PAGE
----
Deploying Windows NT Server for High Availability
Columbia/HCA Healthcare–Building a comprehensive network of affiliates to deliver quality healthcare services with maximum efficiency.
As one of the nation's largest and fastest growing healthcare organizations, Columbia is building a comprehensive network of affiliates to deliver quality healthcare services with maximum efficiency. Today, Columbia achieves 99.5% overall availability from an end-user perspective for their Windows NT Server-based deployments of Microsoft Exchange, Internet Information Server, and file and print servers, according to Chris Costello, vice president of operations at Columbia/HCA Healthcare.
These guidelines are generally accepted best practices, as well as recommendations specific to deploying Windows NT-based systems for high availability.
Follow a Formal Capacity Planning Process
Errors made in the planning phase, such as deploying the wrong technology at the wrong time or in the wrong way, can be very expensive to correct. For example, one of the busiest sites on the Web, Nasdaq.com is based on Windows NT Server systems and the Microsoft BackOffice® product family. The web site was developed using Microsoft development tools in close consultation with Microsoft and accredited solution providers. This site routinely counts hits in millions per day, with the industry's highest standards for availability.
To get started, read the technical paper, Managing Capacity in a Distributed Microsoft Windows NT-based System and visit the Windows NT Server planning web site. Microsoft also collaborated with Bluecurve to produce Microsoft Infrastructure Capacity and Reliability Management.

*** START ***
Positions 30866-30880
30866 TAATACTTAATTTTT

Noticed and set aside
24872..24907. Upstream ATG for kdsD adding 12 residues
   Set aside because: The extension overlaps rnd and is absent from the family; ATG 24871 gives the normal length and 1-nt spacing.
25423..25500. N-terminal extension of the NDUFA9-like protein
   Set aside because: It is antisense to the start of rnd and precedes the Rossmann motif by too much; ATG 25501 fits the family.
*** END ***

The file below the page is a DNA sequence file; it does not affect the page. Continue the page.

Adhere to the Hardware Compatibility List
Administrators should only deploy devices and system drivers that have been thoroughly tested. The Windows NT Hardware Compatibility List (HCL) is an extensive document, representing the enormous commitment Microsoft has made to ensure the quality of software for the Microsoft Windows® operating system platforms.
Many devices have drivers that work on Windows 95 and Windows NT operating systems, but have not undergone the extensive testing necessary for certification on the HCL. Others have been certified compatible for Windows 95 operating system, but not for Windows NT operating system. If an organization's desktops and servers warrant the security of Windows NT Workstation and Server operating systems, then they deserve the reliability of certified drivers and devices.
Current information about hardware compatibility can be found at http://support.microsoft.com/kb/131900 .
Understand and Use Microsoft Logo Programs
The Windows 95 and Windows NT Logo Program and the Designed for BackOffice Logo Program are the two most important system software compatibility programs.
A Designed for Windows NT logo means that a particular product has been independently tested, that it conforms to widely accepted usability criteria, and has minimal conflicts with other applications and devices when deployed on a Windows NT-based system. More information on the Microsoft's logo programs is available at http://www.microsoft.com/winlogo/default.mspx.
The Designed for Back Office Logo program has more demanding test requirements, which are totally focused on customer benefit. In addition to single product testing and desktop integration, this program includes expanded testing for proper integration with the BackOffice family of products. Every one of the requirements of the Designed for Back Office Logo program is primarily motivated by a focus on the customer's needs with explicit rationale to enhance robustness and integration of the product with other Windows applications.